stay after school every day through the end
of the year. Undeterred, he joined sympathy
demonstrations against national merchants
whose lunch counters Southern blacks were
struggling to integrate and took part in a
wade-in to integrate the beach. (“God-
dammit, Thomas,” his grandfather later
complained after a trip to the beach, “it’s a
fright. It’s like going to Africa.’*)
While Tom was in high school his mother

 

remarried and moved to Evanston, But he
stayed behind with his grandparents in order
not lo lose his friends, his job at the local
newsstand, and most of all, his new girl-
friend. Her name was Anne, and she was
beautiful, Irish, Catholic, and confined to a
wheelchair. Neither of them seriously dated
anyone else. “There was a certain charm to
believing in the sanctity of marriage and
virginity,” Philpon says. “I went all the way
through college on sublimated sex drive.”

Spring semester. 1982: Students file
into UFs Burdine Auditorium for
History 3I5L, “America Since
1865,” special section for foreign
students. Standing alone on the
broad stage of the 540-seai hall, flanked by
two enormous movie screens, Philpon looks
smaller than ever, peculiarly vulnerable.
The term has just begun and he’s giving the
class, composed of 120 or so foreign
students and roughly the same number of
Americans, an overview lecture listed on the
syllabus under the heading “The Promised
Land -The American Creed.”

But first things first. “I’m not big on
dates,” Phil pott assures the class, “I’m not
going to make you memorize a lot of
numbers. But there is one date I think you
should know.” Two hundred forty notebooks
rustle expectantly. “January 21, 1942.” Two
hundred forty pens go into action. “Exactly
forty years ago today is when I date the
beginning of modern history. . . . Thai’s the
dav I was born.” Pens stop irt mid-sentence;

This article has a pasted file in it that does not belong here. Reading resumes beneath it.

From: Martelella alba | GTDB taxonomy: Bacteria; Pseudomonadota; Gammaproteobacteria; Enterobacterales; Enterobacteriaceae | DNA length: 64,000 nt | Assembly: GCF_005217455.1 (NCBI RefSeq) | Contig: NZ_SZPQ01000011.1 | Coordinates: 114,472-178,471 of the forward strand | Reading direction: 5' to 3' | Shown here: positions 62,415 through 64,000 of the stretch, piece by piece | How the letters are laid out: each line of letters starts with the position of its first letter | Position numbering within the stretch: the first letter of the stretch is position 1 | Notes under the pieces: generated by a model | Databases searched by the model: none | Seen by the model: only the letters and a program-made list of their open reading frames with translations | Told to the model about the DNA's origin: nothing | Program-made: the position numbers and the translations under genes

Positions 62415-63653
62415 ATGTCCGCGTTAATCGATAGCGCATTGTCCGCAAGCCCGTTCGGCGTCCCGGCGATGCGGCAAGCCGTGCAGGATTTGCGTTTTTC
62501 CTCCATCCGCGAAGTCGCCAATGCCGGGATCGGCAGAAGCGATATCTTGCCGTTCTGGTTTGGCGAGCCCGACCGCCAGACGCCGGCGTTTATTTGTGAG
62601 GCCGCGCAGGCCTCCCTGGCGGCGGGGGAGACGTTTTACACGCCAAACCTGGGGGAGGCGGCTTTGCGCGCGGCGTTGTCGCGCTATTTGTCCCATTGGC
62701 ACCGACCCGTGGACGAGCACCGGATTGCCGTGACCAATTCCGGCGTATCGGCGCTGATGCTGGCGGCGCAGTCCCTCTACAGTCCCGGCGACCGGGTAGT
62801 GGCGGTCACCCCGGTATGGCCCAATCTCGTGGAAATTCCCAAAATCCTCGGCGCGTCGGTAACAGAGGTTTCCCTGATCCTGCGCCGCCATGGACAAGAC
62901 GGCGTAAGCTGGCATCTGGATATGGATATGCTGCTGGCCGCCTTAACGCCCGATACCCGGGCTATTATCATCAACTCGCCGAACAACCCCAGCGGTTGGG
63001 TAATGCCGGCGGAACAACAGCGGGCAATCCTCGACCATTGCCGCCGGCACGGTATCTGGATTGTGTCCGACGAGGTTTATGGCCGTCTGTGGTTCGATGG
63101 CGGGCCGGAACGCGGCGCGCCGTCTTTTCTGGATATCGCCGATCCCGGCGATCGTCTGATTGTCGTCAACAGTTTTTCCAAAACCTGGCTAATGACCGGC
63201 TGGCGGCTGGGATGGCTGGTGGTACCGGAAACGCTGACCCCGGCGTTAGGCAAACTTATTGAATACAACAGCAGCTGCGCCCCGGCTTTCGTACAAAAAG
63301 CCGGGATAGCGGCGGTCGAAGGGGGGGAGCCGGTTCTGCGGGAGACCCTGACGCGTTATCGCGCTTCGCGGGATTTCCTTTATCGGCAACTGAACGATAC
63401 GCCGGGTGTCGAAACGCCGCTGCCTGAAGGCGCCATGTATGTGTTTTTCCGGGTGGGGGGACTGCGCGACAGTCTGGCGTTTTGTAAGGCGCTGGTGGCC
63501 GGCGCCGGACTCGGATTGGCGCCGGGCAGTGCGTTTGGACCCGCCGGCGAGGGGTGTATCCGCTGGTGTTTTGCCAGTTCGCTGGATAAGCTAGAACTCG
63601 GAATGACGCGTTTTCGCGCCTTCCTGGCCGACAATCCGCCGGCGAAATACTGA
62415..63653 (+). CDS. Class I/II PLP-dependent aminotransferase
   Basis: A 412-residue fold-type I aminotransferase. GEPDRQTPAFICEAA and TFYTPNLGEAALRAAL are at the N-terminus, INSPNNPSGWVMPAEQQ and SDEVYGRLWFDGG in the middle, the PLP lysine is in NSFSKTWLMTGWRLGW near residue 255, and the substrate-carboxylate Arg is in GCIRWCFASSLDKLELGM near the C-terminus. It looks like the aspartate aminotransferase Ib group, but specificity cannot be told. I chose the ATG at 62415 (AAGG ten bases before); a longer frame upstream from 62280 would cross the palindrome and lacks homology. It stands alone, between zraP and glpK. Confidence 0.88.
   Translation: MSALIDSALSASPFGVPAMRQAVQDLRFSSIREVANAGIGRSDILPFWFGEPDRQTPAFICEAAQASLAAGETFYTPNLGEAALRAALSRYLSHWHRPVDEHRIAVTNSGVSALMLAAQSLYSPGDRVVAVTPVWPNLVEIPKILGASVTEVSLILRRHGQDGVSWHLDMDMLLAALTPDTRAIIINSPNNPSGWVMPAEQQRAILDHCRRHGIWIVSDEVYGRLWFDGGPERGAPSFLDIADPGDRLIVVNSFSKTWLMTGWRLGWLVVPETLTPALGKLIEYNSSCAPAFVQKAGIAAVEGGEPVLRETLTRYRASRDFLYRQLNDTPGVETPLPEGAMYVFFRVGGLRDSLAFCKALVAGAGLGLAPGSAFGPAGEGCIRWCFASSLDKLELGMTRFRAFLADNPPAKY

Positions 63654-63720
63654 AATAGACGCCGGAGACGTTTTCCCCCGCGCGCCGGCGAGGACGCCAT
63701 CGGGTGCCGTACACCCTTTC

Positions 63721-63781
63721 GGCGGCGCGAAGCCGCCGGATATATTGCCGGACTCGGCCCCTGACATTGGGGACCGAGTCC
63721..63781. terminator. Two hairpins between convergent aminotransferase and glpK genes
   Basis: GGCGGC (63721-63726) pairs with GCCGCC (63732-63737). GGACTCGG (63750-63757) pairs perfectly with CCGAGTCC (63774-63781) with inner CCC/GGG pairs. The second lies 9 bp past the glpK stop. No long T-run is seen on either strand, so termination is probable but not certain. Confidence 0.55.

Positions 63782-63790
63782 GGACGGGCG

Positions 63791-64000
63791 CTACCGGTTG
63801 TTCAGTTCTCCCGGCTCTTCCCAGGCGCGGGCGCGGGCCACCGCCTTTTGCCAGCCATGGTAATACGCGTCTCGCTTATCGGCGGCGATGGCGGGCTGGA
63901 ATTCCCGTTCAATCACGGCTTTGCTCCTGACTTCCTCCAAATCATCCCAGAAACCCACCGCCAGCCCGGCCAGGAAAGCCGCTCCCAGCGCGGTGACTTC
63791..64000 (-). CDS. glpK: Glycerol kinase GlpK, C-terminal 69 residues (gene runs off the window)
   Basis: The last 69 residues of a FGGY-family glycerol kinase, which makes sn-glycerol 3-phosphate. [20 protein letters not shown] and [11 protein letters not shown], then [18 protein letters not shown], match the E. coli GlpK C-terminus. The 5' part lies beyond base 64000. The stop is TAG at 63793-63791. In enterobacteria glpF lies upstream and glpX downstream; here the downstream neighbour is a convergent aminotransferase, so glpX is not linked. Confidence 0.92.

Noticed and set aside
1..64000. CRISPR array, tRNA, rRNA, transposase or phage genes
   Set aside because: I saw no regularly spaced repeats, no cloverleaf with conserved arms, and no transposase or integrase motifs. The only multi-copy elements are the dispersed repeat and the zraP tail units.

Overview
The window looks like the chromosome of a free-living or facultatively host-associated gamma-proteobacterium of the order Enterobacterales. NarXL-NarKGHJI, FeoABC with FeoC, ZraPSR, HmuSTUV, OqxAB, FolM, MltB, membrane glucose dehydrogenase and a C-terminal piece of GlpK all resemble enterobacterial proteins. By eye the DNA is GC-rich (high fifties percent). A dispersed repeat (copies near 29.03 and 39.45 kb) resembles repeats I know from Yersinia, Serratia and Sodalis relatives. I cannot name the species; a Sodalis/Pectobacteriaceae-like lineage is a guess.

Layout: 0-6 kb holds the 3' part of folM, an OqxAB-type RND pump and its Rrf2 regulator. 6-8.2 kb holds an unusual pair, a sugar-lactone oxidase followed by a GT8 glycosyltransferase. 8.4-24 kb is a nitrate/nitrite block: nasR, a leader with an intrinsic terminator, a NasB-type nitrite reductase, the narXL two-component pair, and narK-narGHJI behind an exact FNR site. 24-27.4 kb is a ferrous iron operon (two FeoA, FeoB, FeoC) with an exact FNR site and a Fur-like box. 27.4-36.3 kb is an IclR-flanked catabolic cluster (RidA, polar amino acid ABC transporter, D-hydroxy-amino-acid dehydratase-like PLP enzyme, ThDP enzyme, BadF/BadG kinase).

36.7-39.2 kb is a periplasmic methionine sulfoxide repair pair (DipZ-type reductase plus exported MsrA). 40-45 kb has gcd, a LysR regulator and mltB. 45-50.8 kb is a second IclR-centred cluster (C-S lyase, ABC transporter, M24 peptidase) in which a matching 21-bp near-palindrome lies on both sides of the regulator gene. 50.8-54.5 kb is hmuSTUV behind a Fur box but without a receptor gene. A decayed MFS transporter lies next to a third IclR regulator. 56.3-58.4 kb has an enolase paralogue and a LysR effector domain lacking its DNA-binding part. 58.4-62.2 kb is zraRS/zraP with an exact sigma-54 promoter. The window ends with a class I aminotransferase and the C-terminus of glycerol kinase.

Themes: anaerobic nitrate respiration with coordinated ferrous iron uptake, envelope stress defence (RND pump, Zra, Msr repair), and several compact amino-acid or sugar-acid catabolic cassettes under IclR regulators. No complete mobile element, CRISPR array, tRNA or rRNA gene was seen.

the class laughs.

Then the lights dim. A photo of the Statue
of Liberty appears on the right-hand screen.
“The fundamental question of American
history.” Philpon begins, “is whether or not
this nation has lived up to its rhetorical
creed, to the concept it was founded on: that
America’s unique abundance would create a
society of unlimited opportunity, a society
with no barriers to class mobility and no
poverty.” (If any of the students doubt the
accuracy or that highly debatable formula-
tion, they keep quiet.)

The Statue of Liberty vanishes, a Pluck
and Luck comic book giving the success
story of a fictional office boy takes her
place. On the opposite screen a gaggle of
grimy child miners stare hollowly into the
camera. More slides: on the right a
nineteenth-century illustration of the ladder
of success; on the left a nineteenth -century
photo of children working in a textile mill.
“In 1932 Franklin Roosevelt said the aim of
government should be to take care of the
forgotten man at the bottom of the economic
pyramid. In this class we’re going to take a
look at those forgotten men.”

Still more slides: William Vander hilt’s
block- long New York mansion; a design for
“model” tenements so cramped that almost
eight hundred families could be squeezed
into a single block, “Poverty. Disease. Vice.
Violence,” Philpon spits the words out like
insults. “Crime. Disorder. Wretchedness.
These things weren’t supposed to happen in
America.” A measured silence. “I’m an

 

212 TEXAS MONTHLY^MAV MM

 

American, I still believe in the dream. 1 just
dont think it’s been applied very successful-
ly. I urge you 10 take the risk of being
critical. I won 1 ! teach any other way. I’d
rather go back to driving a bus or sell ling
newspapers as 1 did when I was a young
street kid rising to fame and for-
tune . . , such as I enjoy here before you
today.”

I om Philpott arrived at Chicago’s
‘Loyola University in 1959 plan-
ning: IO study English literature and
le ft it four years later with a degree
in history and a commitment to
teaching, In the interim he continued to, as
he says, “do a little moving and shaking” in
the realm of protest politics. He led a drive

 

 

to protect the job of a professor who had
angered the school’s Catholic hierarchy by
documenting the German church’s ac-
quiescence to the Nazis; he helped organize
a boycott of a segregated swimming pool
near the campus. The boycott fizzled, Phil-
pott recalls wryly, when one of his friends in
the Loyola administration pointed out
“where the greater good lay”- that is. thai
the owners of the building that housed ihe
segregated pool were important benefactors
of the university.

The budding radical also joined the
ROTC, however. He planned to marry
Anne, and he thought that a man with a
handicapped wife had belter go into the
Army as an officer if he was obliged to go
at all. Their wedding took place in 1963, as